Celebrating Barrientos

Gonzalo Barrientos is stepping down at the end of his current legislative term in January, after 21 years in the Senate and 10 years in the House.

"I am not retiring, just changing gloves," declared Austin state Sen. Gonzalo Barrientos, at a Sept. 13 Scholz Garten celebration of the retiring senator and his wife, Emma, sponsored by the Austin Tejano Democrats. Barrientos is officially stepping down at the end of his current legislative term in January, after 21 years in the Senate and 10 years in the House, but he says he expects to turn to some related form of work – perhaps public relations or broadcasting. "We are humbled that you allowed us to serve," he told the crowd, speaking for himself and Emma, "and we are thankful we were able to build some bridges between all kinds and colors of people, rich and poor." The shared affection among the Barrientos family – several of them on hand – and several generations of politicians, community activists, and friends was palpable.

Emphasizing the senator's legislative work in housing, education, and the environment, Austin state Rep. Elliott Naishtat recalled, "Gonzalo has done more for the people of Texas than you will ever, ever know." Naishtat was also among those sharing tales about the old days, recalling in particular his first meeting with Barrientos, at the time a program officer with Volunteers in Service to America. "He just couldn't stop laughing," said Naishtat, "when he realized he was telling this Jewish New Yorker, who thought he'd been assigned to San Francisco, that I was in fact going to be performing my service in Eagle Pass."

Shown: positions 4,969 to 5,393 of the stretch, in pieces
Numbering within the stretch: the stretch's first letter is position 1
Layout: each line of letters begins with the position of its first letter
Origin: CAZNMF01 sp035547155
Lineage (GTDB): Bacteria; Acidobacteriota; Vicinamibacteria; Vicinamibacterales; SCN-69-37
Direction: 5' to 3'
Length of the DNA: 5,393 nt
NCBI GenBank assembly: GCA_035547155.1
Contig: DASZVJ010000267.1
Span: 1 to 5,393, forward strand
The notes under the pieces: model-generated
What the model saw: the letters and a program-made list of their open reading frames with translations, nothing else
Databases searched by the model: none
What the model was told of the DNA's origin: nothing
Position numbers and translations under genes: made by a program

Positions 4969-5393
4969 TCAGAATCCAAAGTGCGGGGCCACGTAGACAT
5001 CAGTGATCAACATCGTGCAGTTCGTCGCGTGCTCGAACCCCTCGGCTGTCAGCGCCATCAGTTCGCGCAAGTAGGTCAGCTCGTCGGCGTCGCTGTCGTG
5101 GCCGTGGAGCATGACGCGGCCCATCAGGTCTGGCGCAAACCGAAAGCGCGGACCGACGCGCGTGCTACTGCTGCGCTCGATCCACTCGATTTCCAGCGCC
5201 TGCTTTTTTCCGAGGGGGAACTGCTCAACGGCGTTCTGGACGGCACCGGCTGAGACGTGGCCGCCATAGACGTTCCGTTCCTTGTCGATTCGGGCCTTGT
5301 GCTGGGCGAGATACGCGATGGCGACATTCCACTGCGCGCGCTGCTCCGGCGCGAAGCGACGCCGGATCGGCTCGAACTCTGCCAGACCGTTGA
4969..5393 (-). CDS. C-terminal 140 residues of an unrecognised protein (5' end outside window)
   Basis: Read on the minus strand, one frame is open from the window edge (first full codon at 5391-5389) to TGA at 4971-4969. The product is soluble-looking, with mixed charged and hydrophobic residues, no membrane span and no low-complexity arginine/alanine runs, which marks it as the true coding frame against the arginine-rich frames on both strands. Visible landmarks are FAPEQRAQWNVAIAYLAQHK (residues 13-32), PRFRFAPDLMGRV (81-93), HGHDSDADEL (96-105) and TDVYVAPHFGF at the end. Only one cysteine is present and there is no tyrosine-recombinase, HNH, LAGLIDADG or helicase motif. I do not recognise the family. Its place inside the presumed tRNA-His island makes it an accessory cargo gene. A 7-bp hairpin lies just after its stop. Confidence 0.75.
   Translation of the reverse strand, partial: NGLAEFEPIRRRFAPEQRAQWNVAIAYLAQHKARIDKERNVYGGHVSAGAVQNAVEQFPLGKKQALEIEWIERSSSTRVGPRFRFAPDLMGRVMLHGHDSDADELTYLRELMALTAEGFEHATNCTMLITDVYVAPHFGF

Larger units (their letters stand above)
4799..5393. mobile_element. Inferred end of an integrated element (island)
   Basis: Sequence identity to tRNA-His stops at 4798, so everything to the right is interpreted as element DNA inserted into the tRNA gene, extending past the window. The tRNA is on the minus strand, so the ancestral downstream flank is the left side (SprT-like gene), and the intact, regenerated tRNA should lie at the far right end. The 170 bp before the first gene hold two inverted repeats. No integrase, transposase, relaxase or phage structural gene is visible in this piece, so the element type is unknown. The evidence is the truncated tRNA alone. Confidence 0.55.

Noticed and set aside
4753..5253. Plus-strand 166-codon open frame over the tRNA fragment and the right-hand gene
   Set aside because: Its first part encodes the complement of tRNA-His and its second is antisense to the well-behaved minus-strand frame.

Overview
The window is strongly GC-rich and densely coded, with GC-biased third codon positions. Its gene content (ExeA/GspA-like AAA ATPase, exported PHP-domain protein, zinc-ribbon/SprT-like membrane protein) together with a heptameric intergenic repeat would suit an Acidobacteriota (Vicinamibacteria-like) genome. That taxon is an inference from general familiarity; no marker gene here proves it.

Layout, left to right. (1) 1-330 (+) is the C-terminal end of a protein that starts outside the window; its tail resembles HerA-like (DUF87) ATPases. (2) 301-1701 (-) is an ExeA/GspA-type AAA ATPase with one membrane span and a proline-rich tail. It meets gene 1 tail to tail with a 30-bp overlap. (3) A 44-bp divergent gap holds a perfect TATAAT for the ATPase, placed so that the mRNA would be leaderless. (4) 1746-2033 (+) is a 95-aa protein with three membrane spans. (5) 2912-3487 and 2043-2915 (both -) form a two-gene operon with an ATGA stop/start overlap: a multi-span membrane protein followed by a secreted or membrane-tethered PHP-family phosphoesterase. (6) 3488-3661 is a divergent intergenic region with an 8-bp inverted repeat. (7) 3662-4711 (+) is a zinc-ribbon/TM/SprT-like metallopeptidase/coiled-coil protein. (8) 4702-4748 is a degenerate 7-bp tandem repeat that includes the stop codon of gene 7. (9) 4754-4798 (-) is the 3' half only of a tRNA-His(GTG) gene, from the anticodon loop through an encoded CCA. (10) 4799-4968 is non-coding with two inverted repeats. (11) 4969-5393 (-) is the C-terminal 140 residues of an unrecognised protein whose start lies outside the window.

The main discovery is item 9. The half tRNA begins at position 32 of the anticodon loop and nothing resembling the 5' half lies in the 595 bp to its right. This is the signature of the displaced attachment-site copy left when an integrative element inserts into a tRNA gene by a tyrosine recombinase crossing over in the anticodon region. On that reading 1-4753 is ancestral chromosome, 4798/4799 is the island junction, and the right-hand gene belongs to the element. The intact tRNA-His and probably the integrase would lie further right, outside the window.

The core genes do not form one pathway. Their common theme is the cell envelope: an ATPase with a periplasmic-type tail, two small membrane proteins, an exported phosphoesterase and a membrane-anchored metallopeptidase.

And there were more sober memories, as John Treviño, Austin's first Mexican-American City Council member, recalled persuading Barrientos to run once again for the House seat he had narrowly lost to incumbent Wilson Foreman in 1972. Barrientos was extremely reluctant to put his family through the ordeal all over again, but Treviño and others told him, "There's no one else that can do it. … We just don't have anyone else." Barrientos sat and thought a long time, recalled Treviño – "Finally, he stood and said, 'Vamanos!'"

This time, he won. Barrientos became the first Mexican-American representative from Travis Co. and began a long legislative career supporting and defending the interests of ordinary Texans. "He was a different kind of politician," recalled a lifelong friend. "He never forgot his roots."

Got something to say? The Chronicle welcomes opinion pieces on any topic from the community. Submit yours now at austinchronicle.com/opinion.

A note to readers: Bold and uncensored, The Austin Chronicle has been Austin’s independent news source for almost 40 years, expressing the community’s political and environmental concerns and supporting its active cultural scene. Now more than ever, we need your support to continue supplying Austin with independent, free press. If real news is important to you, please consider making a donation of $5, $10 or whatever you can afford, to help keep our journalism on stands.

Support the Chronicle  

READ MORE
More by Michael King
Dr. Van Boven Goes to the State's Highest Court
Dr. Van Boven Goes to the State's Highest Court
Beleaguered doctor appeals personally to clear his name

Sept. 29, 2021

Van Boven vs. the Texas Medical Board: Now At the State's Highest Court
Van Boven vs. the Texas Medical Board: Now At the State's Highest Court
Hearing latest step in doctor's lengthy fight

Sept. 28, 2021

MORE IN THE ARCHIVES
NEWSLETTERS
One click gets you all the newsletters listed below

Breaking news, arts coverage, and daily events

Can't keep up with happenings around town? We can help.

Austin's queerest news and events

Eric Goodman's Austin FC column, other soccer news

Behind the scenes at The Austin Chronicle

Information is power. Support the free press, so we can support Austin.   Support the Chronicle